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    US soldiers are pictured prior the beginning of the official welcoming ceremony of NATO troops in Orzysz, Poland, on April 13, 2017.
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    How Much America's Tax Payers Pay for the Pentagon's Global Presence

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    Denis Bolotsky
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    America’s military presence has been the cause of protests in many countries where US troops are stationed – among them Japan, South Korea and Germany. But besides problems with the allies, maintaining military infrastructure overseas is a heavy burden for US taxpayers, costing them billions of dollars annually.

    At the turn of the millennium, the United States went on a massive military spending binge. According to the 2010 report “Debt, Deficits & Defense”, within several years of 9/11, the budget of the Department of Defense grew by 119%. Barack Obama and his predecessor George W. Bush were ruling a nation which was fighting wars in Iraq and Afghanistan, but even with war costs subtracted, the increase was at 68%, which is 13% more than the sum allocated for health and human services.

    Pentagon’s global military presence has always been a costly affair. David Vine is the author of the book “Base Nation: How U.S. Military Bases Abroad Harm America and the World”. In his 2015 New York Times Op-Ed he wrote that the US taxpayers spent 10 to 40 thousand dollars a year more for each service member stationed abroad, compared with those at home.

    Even though Barack Obama promised to withdraw American troops from the conflict zones, the process of closing US overseas military facilities looked like a shell game. While some bases, like the ones in Europe, were closed, Uncle Sam spent billions building new military infrastructure in other locations, such as the Persian Gulf and Asia Pacific.

    Ron Paul – a former US congressman and the founder of the Ron Paul Peace Institute – addressed the wasteful military spending in one of his columns in November of 2016, saying that military expenses should not be confused with the defense budget. While defense expenses are vital, military spending, according to Paul, is the money spent not to defend the United States, but “to enrich the military-industrial complex, benefit special interests, regime-change countries overseas.” In his article, the former politician wrote that some activities of the US military and intelligence services abroad may lead to the country’s economic collapse:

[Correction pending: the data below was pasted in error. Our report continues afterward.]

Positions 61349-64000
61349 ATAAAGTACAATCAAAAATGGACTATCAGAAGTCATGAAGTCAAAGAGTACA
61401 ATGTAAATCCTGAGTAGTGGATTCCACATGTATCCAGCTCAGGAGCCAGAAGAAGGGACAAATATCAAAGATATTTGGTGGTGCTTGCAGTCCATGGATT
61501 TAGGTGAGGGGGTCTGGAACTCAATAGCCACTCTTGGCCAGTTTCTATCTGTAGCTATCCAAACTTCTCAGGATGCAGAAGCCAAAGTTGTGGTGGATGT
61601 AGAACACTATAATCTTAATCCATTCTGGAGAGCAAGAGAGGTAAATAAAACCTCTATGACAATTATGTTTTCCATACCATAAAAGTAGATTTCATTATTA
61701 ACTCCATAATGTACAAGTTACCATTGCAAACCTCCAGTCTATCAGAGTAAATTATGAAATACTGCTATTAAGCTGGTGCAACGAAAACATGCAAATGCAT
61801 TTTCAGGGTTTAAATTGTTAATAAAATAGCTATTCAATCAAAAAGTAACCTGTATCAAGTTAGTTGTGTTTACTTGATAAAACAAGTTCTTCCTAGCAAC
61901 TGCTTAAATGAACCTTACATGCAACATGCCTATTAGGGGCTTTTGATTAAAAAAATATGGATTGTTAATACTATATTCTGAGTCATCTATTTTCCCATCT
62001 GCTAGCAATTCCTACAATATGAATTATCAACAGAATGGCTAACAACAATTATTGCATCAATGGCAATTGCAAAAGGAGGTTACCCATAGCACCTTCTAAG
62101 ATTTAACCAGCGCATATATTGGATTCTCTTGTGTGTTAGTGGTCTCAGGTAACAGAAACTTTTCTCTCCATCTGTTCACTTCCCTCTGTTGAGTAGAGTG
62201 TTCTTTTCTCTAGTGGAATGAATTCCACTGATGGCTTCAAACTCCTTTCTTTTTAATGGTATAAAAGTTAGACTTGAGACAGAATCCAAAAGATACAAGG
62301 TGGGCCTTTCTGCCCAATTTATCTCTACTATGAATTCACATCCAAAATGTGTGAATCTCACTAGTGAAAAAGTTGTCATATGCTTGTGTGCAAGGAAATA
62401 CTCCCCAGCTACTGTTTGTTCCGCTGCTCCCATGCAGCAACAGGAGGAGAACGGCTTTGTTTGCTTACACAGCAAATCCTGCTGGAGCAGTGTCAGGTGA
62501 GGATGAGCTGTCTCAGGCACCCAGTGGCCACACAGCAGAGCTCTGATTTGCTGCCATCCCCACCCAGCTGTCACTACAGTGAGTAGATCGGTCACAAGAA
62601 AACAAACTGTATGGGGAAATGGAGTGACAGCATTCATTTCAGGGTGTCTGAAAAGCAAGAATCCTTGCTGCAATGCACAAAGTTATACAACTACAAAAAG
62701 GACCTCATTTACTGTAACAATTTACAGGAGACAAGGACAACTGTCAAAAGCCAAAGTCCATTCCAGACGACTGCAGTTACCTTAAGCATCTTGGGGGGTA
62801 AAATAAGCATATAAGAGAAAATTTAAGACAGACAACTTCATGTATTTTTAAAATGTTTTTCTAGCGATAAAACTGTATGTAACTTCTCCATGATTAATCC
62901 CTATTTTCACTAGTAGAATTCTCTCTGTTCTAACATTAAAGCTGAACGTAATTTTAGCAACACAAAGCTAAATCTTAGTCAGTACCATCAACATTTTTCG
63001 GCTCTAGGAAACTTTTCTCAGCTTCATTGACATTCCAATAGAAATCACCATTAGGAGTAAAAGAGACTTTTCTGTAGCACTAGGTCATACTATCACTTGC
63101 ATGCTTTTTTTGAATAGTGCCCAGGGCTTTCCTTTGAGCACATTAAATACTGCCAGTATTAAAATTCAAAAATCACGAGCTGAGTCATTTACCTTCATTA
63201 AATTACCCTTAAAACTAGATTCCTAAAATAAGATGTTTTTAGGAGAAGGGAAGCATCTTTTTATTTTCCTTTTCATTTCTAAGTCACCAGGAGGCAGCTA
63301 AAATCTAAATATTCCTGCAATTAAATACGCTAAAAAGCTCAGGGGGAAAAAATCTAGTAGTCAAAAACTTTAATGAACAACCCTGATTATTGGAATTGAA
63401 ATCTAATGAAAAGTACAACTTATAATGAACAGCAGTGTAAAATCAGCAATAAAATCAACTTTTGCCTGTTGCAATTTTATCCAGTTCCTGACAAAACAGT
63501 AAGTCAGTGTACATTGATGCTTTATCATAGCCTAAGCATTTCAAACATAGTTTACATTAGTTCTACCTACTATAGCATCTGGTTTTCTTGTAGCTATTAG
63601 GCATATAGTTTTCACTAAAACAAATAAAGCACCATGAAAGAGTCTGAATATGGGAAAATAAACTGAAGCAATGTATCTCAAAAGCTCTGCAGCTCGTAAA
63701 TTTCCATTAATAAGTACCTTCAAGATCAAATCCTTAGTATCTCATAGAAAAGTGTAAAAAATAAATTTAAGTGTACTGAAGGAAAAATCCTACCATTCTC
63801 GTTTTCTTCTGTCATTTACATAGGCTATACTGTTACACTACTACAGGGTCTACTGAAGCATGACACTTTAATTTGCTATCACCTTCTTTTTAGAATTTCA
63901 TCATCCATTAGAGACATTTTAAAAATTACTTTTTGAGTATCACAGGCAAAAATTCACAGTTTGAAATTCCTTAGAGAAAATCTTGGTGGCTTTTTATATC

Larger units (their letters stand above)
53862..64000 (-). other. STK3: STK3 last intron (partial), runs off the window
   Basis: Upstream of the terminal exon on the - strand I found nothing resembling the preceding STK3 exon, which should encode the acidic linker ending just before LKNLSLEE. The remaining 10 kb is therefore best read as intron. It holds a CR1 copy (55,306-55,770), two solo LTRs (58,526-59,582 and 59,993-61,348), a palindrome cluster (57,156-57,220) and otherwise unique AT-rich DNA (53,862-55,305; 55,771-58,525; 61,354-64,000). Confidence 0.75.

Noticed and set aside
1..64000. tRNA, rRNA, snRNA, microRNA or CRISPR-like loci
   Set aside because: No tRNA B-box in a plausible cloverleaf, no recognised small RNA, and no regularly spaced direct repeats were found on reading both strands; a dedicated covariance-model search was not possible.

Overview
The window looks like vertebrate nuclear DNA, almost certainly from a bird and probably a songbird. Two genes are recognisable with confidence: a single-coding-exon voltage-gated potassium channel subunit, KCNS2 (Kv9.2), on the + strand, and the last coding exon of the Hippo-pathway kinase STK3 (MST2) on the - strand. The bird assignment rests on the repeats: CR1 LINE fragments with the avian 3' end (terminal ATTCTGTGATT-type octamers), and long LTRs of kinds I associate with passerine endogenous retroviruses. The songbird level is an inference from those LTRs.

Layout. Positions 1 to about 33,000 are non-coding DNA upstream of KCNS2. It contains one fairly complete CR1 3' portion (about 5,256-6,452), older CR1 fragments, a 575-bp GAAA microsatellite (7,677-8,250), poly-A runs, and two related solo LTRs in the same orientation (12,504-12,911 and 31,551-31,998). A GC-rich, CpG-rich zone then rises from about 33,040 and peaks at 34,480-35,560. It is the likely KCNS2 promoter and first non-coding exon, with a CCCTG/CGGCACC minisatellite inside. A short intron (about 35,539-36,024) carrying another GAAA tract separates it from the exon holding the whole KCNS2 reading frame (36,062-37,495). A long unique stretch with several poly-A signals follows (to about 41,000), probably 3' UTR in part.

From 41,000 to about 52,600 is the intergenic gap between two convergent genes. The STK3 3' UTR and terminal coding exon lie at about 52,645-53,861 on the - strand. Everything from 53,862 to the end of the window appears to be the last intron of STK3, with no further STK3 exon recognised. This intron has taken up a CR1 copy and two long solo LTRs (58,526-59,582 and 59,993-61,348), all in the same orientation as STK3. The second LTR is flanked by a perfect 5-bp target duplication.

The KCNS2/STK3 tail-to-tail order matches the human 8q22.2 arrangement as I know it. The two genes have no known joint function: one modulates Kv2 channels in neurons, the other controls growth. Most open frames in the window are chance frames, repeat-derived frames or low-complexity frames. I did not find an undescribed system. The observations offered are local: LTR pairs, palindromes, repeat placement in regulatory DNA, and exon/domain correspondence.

“Do we really need 800 US military bases in more than 70 countries overseas? Do we need to continue to serve as the military protection force for our wealthy NATO partners even though they are more than capable of defending themselves? Do we need our CIA to continue to provoke revolutions like in Ukraine or armed insurgencies like in Syria? If the answer to these questions is “yes,” then I am afraid we should prepare for economic collapse in very short order.”

    Donald Trump shared the same concerns about America’s NATO allies, when he called the organization obsolete during his campaign. Trump upheld some of his criticism during the 2017 NATO summit in Brussels when he called on the wealthy organization members to increase their defense spending.

    ​However, it seems that Trump’s words have fallen on deaf ears. Germany still spends just 1.26% of its GDP on defense (which is much less than the 2% pledge made by NATO member states in 2014), so paying for the maintenance of the large military facilities, such as Ramstein Airforce Base, which also hosts NATO Allied Air Command, is a heavy burden for America’s taxpayers.

    In 2015, David Vine estimated that the annual price for maintaining US military facilities and troops abroad was about $85 billion. He wrote that closing down foreign and domestic military facilities will contribute to improving the country’s financial and physical security.

    However, with Donald Trump’s recent proposals to increase military spending, it seems that the chances of seeing major changes in the US global military presence strategy in the near future are slim.

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    US defense spending, military spending, September 11, Pentagon, United States
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